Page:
I’ve been meaning for a while now to write a post looking back at my time abroad, now that I’ve been home for a good bit. For the record, this is motivated purely by a desire for spiritual health and fulfillment, and is not in the least bit related to the fact that if I don’t do one last post, the official count will be left at 19, which is a horrifically uneven number. Just to set things straight.
Well, it’s been kind of gloomy today, so it seems like as appropriate a time as any for some retrospection, UK style. Also, fittingly, tonight is the season finale of 24, and Jack is leaving London behind. It seems right that I finally let it go as well. I mean, Agent Bauer and I are kindred spirits in a lot of ways. We both get very sentimental when things end. I often cry, as does he. We all remember how he wept in his car at the end of Season 3. Although that may have had something to do with the fact that he had just overcome a debilitating heroin addiction and then chopped his daughter’s boyfriend’s hand off with a fire axe.
But I digress. I shall put on my wellies and my jumper and my knickers, and I shall commence.
It’s crazy that it’s been over a month since I left the UK. On my last night, I stood on Waterloo Bridge at 3 in the morning, holding my shoes and contemplating my existence as I stared at the lit-up clock of Big Ben. The moment was somewhat broken by a passerby wearing a backpack, evidently on his way to the library or a late-night school field trip, demanding to know where my shoes were and if I was alright, perhaps concerned that I was about to be Taken or plunge to a watery death. But it was a nice sendoff nonetheless.
What has come to pass since that night on the bridge? And WHAT DOES IT ALL MEAN???
I can’t say that, really. But what I can say is that during my first couple of weeks back in Southern California, my body experienced a sensation similar to what happens when a large mammal dies in the desert and then as a result of intense sunlight and dry heat rapidly deteriorates into a bleached pile of bones picked apart by buzzards and jackals, except much quicker and much more dramatic than that. I had not realized that the wet weather of the UK had affected my homeostasis so markedly, but let me just tell you: it did.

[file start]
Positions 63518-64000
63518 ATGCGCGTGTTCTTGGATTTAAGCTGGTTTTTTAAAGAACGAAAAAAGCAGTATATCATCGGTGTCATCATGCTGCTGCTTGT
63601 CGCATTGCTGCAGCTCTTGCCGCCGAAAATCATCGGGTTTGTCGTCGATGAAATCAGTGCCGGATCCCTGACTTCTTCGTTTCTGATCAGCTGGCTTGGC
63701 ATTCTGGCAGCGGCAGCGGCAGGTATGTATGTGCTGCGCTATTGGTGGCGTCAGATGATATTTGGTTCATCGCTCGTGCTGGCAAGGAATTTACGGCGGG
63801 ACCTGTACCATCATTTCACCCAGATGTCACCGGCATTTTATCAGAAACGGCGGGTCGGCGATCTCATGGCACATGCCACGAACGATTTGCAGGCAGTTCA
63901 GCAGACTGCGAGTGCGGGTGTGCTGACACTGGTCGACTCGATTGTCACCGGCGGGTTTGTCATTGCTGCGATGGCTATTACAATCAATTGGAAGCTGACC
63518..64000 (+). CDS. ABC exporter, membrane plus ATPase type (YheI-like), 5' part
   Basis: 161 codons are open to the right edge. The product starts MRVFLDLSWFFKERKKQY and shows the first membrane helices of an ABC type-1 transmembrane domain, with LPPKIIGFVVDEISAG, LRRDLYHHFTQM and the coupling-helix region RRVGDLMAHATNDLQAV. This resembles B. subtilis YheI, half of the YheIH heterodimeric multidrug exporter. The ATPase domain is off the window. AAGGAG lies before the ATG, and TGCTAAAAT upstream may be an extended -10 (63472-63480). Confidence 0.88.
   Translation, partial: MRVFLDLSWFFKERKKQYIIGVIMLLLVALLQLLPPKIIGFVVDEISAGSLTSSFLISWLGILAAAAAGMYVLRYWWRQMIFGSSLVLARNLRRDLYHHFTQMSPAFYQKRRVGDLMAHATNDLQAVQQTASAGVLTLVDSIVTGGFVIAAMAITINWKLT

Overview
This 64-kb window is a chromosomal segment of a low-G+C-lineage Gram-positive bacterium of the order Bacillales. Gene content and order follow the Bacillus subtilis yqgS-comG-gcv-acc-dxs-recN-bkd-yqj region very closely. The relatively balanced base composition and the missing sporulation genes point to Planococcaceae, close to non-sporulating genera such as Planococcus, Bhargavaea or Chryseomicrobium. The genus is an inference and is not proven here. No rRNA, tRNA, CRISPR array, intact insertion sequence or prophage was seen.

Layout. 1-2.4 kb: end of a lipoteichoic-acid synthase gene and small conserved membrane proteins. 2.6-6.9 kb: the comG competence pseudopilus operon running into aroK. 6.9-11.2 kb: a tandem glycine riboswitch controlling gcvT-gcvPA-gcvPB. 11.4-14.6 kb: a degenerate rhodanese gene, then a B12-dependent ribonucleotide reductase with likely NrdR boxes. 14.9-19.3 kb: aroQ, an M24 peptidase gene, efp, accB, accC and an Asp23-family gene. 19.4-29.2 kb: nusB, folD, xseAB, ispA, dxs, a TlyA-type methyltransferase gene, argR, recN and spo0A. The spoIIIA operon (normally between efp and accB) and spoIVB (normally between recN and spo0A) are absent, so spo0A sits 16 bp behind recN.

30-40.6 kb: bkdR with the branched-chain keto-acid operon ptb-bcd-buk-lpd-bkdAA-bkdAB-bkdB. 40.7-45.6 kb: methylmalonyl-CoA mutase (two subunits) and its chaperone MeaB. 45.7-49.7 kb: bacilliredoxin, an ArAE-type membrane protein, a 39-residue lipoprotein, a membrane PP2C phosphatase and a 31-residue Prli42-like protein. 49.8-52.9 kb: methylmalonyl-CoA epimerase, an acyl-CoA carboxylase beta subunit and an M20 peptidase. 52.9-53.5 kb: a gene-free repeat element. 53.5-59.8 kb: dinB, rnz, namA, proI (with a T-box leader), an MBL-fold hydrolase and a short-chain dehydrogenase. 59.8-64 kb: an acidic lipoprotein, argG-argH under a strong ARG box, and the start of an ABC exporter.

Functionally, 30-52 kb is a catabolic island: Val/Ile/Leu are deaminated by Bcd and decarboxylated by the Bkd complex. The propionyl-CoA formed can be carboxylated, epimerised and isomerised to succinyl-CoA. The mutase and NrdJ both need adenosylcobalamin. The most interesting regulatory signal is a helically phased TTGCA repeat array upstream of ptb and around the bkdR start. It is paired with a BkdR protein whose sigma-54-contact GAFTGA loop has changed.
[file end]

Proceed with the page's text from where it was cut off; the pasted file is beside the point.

I can also say that I have finally gotten used to speaking loudly in public without fearing the burn of one million eyeballs glaring at me because of my unrefined and ex-colonized accent. It is mostly a good feeling, but also kind of sad. It was nice to be different.
I can lastly say, with great certainty, that I miss it. I’ve been reading Bridget Jones and Nick Hornby, I’ve been listening to Lily Allen, I’ve been watching Misfits, and I’ve stubbornly not eaten sheep intestine unless there is additional sheep intestine wrapped around it. Sometimes at night, I’ll close my eyes and imagine my entire running route through the Heath. But all that can’t bring me back.
You know what, though? That’s ok. Because here, there’s no Regent’s Park, but there is the beach. And I’m not meeting any Morrissey fans, but my sister sure likes Lady Antebellum. (Jack, please don’t send me anthrax in the mail because I just compared Morrissey to country music). There’s beauty and kindness and hilarity everywhere you go in this silly spinning spherical body in space, and that’s a nice thing to realize.
No matter what, when you leave somewhere, you’re leaving people and places you love behind. But there are more waiting for you on the other end. That’s what I’ve learned in this post-abroad state. That’s what I want to tell Jack as he softly sobs into his shirt in the parking lot of the elementary school he just saved from the bioweapon. And that’s what I need to carry with me as I embark into the terrifying piranha-infested swampland that is Real Life.
Don’t think I have any idea what I’m talking about? I probably don’t. But maybe I should say it with a British accent.
Then I’d sound well clever.